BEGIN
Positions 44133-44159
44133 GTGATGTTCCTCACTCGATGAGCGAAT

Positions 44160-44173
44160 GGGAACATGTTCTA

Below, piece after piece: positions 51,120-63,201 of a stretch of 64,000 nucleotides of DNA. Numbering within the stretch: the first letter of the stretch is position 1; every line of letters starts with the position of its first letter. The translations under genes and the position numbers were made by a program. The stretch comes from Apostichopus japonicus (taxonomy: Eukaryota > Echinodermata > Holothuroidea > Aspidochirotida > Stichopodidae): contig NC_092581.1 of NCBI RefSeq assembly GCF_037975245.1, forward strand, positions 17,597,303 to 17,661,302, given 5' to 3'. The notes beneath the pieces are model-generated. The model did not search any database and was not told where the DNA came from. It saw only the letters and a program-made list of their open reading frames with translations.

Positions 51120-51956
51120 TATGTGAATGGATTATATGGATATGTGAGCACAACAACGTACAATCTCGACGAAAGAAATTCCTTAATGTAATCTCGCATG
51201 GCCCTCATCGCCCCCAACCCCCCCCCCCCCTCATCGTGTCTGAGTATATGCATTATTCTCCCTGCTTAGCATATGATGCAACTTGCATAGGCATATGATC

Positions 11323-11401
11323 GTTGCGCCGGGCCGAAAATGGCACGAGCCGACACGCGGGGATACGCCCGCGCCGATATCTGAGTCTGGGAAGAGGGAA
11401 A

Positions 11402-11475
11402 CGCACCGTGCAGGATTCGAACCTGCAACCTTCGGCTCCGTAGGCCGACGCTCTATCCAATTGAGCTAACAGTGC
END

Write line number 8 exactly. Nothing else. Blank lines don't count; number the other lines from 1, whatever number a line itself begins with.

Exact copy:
51201 GCCCTCATCGCCCCCAACCCCCCCCCCCCCTCATCGTGTCTGAGTATATGCATTATTCTCCCTGCTTAGCATATGATGCAACTTGCATAGGCATATGATC